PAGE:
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  1. fractional orbital bombardment system.


  1. a small pocket just below the waistline in trousers for a watch, keys, change, etc.Compare watch pocket.
  2. a short chain or ribbon, usually with a medallion or similar ornament, attached to a watch and worn hanging from a pocket.
  3. the medallion or ornament itself.

Origin of fob1

1645–55; origin uncertain; compare German dialect Fuppe pocket


verb (used with object), fobbed, fob·bing.
  1. Archaic. to cheat; deceive.
Verb Phrases
  1. fob off,
    1. to cheat someone by substituting something spurious or inferior; palm off (often followed by on): He tried to fob off an inferior brand on us.
    2. to put (someone) off by deception or trickery: She fobbed us off with false promises.

Origin of fob2

1350–1400; Middle English fobben; cognate with German foppen to delude; cf. fob1
Dictionary.com Unabridged Based on the Random House Unabridged Dictionary, © Random House, Inc. 2018

Examples from the Web for fobs

Contemporary Examples

Historical Examples

  • Pox take the Tailors for making the Fobs so deep and narrow!

  • But so far from sleep was I, that I could hear their watches ticking in their fobs.

  • Fobs: small pockets in the waistband of trousers to receive a watch.

  • There were two pockets which we could not enter: these he called his fobs.

  • He passed on to his fobs, explored the first, returned to the second.

    Les Misrables

    Victor Hugo

British Dictionary definitions for fobs


  1. a chain or ribbon by which a pocket watch is attached to a waistcoat
  2. any ornament hung on such a chain
  3. a small pocket in a man's waistcoat, for holding a watch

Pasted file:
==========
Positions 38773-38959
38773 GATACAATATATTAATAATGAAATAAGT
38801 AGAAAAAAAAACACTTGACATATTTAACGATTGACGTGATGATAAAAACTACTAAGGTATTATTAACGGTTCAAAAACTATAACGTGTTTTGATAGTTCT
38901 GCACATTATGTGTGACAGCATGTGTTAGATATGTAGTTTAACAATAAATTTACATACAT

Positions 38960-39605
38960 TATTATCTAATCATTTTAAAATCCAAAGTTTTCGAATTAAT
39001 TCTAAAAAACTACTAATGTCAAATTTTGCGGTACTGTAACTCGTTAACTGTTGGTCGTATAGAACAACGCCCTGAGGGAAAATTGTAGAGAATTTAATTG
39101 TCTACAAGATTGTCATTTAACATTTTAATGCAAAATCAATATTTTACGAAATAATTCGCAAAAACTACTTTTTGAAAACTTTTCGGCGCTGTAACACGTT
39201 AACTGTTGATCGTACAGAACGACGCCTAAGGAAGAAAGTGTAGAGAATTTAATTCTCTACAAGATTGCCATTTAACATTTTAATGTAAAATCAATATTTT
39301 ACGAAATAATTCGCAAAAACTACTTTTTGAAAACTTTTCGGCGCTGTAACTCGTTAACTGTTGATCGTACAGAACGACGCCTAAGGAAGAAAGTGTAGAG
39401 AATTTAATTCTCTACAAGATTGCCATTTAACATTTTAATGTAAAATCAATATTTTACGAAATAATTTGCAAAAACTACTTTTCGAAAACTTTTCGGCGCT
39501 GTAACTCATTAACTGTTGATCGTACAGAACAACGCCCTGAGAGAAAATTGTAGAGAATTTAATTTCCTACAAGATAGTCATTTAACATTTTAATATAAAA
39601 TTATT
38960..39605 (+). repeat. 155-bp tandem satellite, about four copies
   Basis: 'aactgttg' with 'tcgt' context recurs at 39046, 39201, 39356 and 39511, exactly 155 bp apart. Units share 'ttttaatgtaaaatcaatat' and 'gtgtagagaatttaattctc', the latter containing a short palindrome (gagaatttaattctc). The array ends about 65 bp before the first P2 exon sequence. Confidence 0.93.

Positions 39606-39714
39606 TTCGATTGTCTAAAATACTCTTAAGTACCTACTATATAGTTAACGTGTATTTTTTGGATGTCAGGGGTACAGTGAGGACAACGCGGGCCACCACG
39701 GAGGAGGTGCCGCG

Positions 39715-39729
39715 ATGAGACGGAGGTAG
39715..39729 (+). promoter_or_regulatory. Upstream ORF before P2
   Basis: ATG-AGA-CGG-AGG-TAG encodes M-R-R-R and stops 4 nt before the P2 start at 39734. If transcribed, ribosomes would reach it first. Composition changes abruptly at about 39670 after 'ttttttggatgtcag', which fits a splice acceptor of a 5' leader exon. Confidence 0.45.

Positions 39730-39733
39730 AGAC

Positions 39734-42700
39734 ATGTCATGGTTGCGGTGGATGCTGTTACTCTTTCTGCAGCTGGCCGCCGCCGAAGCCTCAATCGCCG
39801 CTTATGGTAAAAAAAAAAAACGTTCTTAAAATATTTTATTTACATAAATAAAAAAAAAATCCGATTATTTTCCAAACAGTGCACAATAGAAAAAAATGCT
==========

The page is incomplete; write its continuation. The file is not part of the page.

4. a metal or plastic tab on a key ring

Word Origin

C17: probably of Germanic origin; compare German dialect Fuppe pocket


verb fobs, fobbing or fobbed
  1. an archaic word for cheat

Word Origin

C15: probably from German foppen to trick


  1. NZ slang a Pacific Islander who has newly arrived in New Zealand

Word Origin

C20: from f (resh) o (ff) (the) b (oat)
Collins English Dictionary - Complete & Unabridged 2012 Digital Edition © William Collins Sons & Co. Ltd. 1979, 1986 © HarperCollins Publishers 1998, 2000, 2003, 2005, 2006, 2007, 2009, 2012

Word Origin and History for fobs



1650s, "small pocket for valuables," probably related to Low German fobke "pocket," High German fuppe "pocket," "a dialectal word used in Livonia" [Klein]. Meaning "chain attached to a watch carried in the fob" is from 1885.



"to cheat," late 14c., from obsolete noun fobbe "cheat, trickster" (late 14c.), perhaps from Old French forbe "cheat" [OED]. Alternative etymology holds that the word is perhaps related to German foppen "to jeer at, make a fool of" (see fop); or from German fuppen, einfuppen "to pocket stealthily," which would connect it to fob (n.). To fob (someone) off is first recorded 1590s. Related: Fobbed; fobbing.

Online Etymology Dictionary, © 2010 Douglas Harper

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